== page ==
How Pets “Taste” with their Noses

15 March 2021

Dr. Lisa Tager, Scientific Innovations ConsultantBy Lisa R. Tager, Ph.D. 
Scientific Innovations Consultant

Like humans, pets have food preferences based on appearance, odor, taste and texture. While it might seem like taste would be the strongest sense in a pet’s food selection, their sense of taste is actually much less discriminating than humans. In fact, while humans have about 9,000 taste buds, dogs have only about 1,700 and cats only about 500! This does not mean they do not taste well though. They just use different senses to assess different features to form their food preferences.

Canine Taste Buds
Dogs can identify the same four major taste classifications that humans can: sweet, sour, salty and bitter. They also have an additional set of taste buds for sensing water. In fact, aside from humans, most carnivores (cats included) have this extra set of water-sensing taste buds that still exist today thanks to their wild ancestors. These unique receptors are thought to help animals seek out foods with higher water content after eating something sweet or salty to help prevent dehydration.

Feline Taste Buds
Cats only truly identify three of the major taste classifications that humans can: sour, salty and bitter. While cats do have a very minimal amount of weak, sweet-sensing taste buds, many experts believe that cats are the only mammal that lack the ability to truly taste sweet. This is because they are strictly carnivores and do not require carbohydrates as an energy source. From an evolutionary perspective, they never developed a need to taste sweet things. Cats are also a bit more discerning than dogs when it comes to “spoiled” aromas. While a dog may find the strong odor of garbage enticing and worth giving a taste, most cats will avoid eating anything that smells spoiled, an adaptation to protect them from eating spoiled meat in the wild.

Although both dogs and cats only have a fraction of a human’s ability to taste, their sense of smell is much stronger than ours. To compare, humans have about 5-10 million sensory receptors in their noses, but cats have 45-80 million and dogs have about 125-300 million depending on their age, breed and gender.Take a Whiff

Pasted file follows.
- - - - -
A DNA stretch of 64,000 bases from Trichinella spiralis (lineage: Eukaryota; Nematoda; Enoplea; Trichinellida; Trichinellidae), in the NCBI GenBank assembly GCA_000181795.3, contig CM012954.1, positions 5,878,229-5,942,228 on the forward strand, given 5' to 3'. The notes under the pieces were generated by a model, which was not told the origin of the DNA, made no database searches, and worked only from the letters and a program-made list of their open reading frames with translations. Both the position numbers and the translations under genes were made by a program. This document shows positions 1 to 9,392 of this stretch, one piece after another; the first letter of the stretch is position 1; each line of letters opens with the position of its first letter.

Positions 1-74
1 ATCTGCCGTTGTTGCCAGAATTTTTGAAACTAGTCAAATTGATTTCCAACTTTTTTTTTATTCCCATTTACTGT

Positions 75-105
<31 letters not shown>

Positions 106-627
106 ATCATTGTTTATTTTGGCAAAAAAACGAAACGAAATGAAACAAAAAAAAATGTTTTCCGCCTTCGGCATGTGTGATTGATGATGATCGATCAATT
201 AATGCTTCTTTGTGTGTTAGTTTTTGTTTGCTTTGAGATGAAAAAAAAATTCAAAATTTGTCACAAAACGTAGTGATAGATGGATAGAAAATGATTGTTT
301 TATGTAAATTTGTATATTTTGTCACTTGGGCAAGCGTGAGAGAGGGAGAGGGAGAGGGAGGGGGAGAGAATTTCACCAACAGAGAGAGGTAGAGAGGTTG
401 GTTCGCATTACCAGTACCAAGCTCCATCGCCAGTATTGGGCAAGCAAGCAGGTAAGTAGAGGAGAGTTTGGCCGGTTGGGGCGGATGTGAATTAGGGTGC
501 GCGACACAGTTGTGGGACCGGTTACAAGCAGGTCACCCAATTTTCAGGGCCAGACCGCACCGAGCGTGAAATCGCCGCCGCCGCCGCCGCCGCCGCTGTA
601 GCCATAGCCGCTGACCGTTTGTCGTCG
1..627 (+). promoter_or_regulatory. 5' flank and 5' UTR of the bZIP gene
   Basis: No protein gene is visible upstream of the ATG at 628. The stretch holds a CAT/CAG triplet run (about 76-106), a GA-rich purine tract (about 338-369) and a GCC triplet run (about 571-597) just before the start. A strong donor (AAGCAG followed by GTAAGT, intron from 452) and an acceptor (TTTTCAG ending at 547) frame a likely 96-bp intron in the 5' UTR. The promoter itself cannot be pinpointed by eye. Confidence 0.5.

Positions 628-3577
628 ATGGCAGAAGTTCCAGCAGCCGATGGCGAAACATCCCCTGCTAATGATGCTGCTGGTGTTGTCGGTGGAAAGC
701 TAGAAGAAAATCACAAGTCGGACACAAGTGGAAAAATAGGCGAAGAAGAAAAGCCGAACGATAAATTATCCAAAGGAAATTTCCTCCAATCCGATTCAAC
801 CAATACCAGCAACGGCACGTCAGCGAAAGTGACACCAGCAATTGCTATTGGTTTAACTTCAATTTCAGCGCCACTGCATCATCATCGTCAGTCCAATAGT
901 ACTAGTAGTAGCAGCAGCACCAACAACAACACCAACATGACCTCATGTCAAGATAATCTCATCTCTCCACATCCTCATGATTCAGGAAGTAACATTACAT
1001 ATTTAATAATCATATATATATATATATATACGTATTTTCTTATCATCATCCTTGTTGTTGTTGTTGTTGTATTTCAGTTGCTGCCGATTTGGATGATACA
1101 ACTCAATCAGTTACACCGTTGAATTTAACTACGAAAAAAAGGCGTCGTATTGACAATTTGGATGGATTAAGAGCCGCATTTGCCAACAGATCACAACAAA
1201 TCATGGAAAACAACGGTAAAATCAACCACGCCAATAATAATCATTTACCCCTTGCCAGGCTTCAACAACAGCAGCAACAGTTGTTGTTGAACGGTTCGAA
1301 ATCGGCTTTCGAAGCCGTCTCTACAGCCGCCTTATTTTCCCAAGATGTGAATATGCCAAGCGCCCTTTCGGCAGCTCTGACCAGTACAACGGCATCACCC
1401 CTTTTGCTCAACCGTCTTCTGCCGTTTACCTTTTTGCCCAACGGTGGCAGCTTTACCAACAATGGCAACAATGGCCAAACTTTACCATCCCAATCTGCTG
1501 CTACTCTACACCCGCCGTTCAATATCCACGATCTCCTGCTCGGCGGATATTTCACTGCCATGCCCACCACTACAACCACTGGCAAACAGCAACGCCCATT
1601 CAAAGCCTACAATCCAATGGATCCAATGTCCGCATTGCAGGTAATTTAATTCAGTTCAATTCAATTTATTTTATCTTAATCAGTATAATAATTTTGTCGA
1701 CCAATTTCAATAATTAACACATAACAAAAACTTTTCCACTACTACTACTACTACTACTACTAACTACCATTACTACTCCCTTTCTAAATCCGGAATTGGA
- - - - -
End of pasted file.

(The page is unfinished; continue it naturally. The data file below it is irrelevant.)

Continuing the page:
It might seem like dogs are not very discerning when it comes to what they choose to eat. One minute they’re begging for your juicy steak and the next they’re rummaging through the garbage for a (not so) tasty snack. The average dog can differentiate between a meat or non-meat-based food just by tasting it. However, force them to distinguish between the subtle flavors of chicken, beef or pork with just their sense of taste, and they likely will not be able to tell which is which. This lack of sensitivity to flavors is due to dogs’ lower count in taste buds, but add in their incredible sense of smell, and they become much better at discerning between different types of meats.

Although both dogs and cats only have a fraction of a human’s ability to taste, their sense of smell is much stronger than ours. To compare, humans have about 5-10 million sensory receptors in their noses, but cats have 45-80 million and dogs have about 125-300 million depending on their age, breed and gender. Because smell and taste are closely related, pets rely on their sense of smell to experience their food.

One Powerful Sniffer